“Once a plastic drinks bottle is empty it is perceived as redundant and is thrown away. I wanted to challenge this wasteful paradigm” Michelle Brand
Meet Michelle Brand, an eco designer from Manchester, England. Michelle’s work is a direct response to current environmental problems. Her designs don’t only give a second life to a mass-produced object, but also highlight our society’s throw-away culture and the important need of providing additional resources for recycling.
She creates amazing things such as lighting cascades, room separators, jewelries and even dresses made from plastic bottles. Every bottle base in her designs represents a bottle that has been creatively diverted away from a landfill.
Multiple awards winner, Michelle launched more than 30 exhibitions worldwide, shared her professional experience with the students of different Universities in UK and Hong Kong. In 2010 she was invited as a judge for an international design competition “Fight poverty, Less waste more rights” at Utilita Manifesta Design For Social in Italy.
“Simple, yet stunning”, this is how her designs can be described.
Q. How did it all started? What was the journey like?
I decided to go back to University at the age of 30yrs. I have always painted and drawn. But I choose Bsc in Product Design and Development. I had to give up my full time job as a nurse to go back to University so it was a big step, scary, daunting but exciting! I think we forget how to be creative once we have a job, all we think about is the money, the bills, and the weekend. I wanted more to think about!
I made the connection early on, that I was not interested in designing IT games or Televisions. Instead I looked at why we choose things and I wanted a narration and a reason behind my work. I realized about myself I loved to problem solve. When you do more creative things you learn things about yourself you did not know! We all have something to give society.
Q. How challenging is it to work with recycled plastic materials? What is the process like?
It is very challenging because using recycled materials was not fashionable and even my tutors and peers where a little skeptical!! It is a challenge to think of an object that has been used and not think of it as useless. We are still a “throw away culture” and so that what I did to “rethink” how I saw things, give them other meanings.
In the photo: “Green with Envy” wedding gown made of 2,220 recycled plastic-bottle bases, 6,512 plastic-bottle tops and 13,880 tags.
Q. Do you work all by yourself or do you have a team?
Mostly I work alone but when I have a big deign on I have my volunteers, which help me.
Q. What kind of audience is mostly interested in your works?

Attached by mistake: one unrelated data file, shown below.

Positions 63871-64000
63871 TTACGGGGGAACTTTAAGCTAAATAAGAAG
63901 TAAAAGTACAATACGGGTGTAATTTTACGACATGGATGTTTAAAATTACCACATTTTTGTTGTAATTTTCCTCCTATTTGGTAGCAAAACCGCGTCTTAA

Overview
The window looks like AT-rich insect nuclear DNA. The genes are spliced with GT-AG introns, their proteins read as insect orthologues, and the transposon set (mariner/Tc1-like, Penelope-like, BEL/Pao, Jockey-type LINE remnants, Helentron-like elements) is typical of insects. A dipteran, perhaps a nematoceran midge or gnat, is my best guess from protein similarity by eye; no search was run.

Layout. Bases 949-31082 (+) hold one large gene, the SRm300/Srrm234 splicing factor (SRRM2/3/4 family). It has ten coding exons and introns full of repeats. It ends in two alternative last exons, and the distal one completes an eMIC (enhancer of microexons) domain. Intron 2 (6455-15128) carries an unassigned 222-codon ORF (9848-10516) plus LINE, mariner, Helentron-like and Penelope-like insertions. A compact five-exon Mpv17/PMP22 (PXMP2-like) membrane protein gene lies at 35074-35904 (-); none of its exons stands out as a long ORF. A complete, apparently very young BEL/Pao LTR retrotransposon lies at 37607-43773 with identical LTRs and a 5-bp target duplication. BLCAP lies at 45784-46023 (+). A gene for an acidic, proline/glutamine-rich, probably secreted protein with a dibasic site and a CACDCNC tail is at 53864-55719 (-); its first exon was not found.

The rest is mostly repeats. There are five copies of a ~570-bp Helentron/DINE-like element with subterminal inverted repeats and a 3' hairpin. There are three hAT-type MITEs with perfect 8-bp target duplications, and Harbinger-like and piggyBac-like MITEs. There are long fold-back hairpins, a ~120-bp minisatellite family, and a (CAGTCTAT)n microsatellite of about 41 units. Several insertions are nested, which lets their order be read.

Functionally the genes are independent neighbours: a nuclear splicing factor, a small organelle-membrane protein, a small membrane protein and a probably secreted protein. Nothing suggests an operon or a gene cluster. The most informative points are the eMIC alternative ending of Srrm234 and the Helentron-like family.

A very wide and broad audience, from the Big Design stores in New York to individuals who are working on their own personal creative practice.
Q. What is the latest project you are working on about?
Recently I have taken time out to do some directional thinking. But I am looking to collaborate with a women’s project in Nigeria.
In the photo: Cascade
Q. Where do you get your inspiration? What motivates your work?
I get my inspiration by looking. Very often we look but we don’t see, as we are too busy. There is so much work to be done, so much waste, so many people without work… Motivation comes from trying to change something, make something wrong and turn it into something right… let’s say, make sense of things.
Q. What is the future plans for your work?
My work is now aiming at consultancy collaborations with companies, which are serious about making changes in their manufacturing processes with regards to sustainability.
In the photo: Mini Cascade
Q. What impact does your work with plastic have on your personal development?
It has been like opening a door to a new world. Plastic is a wonderful material and it has helped us to build the products we have all come to love today. As humans, we have yet to realize the negative legacy of our consumer lifestyle and the waste we have created. We need to clean up after ourselves like Mother Nature does!
Q. What would you say if one day you didn’t have available materials to work with, because no waste is produced?
I would be happy and say “Hooray” but I doubt this will happen in my lifetime. Green design helps set an educational example to new consumers. Actually a lot of consumers are getting more environmentally savvy and young people are far more aware of green products and are expecting to see them. I think we will be seeing more of them because they are more interesting and surprising!
In the photo: Cascade Chandelier
Q. How do you like to spend your free time? What are your hobbies?
I love to spend my free time by riding a bike or do some sports like swimming, water polo and yoga.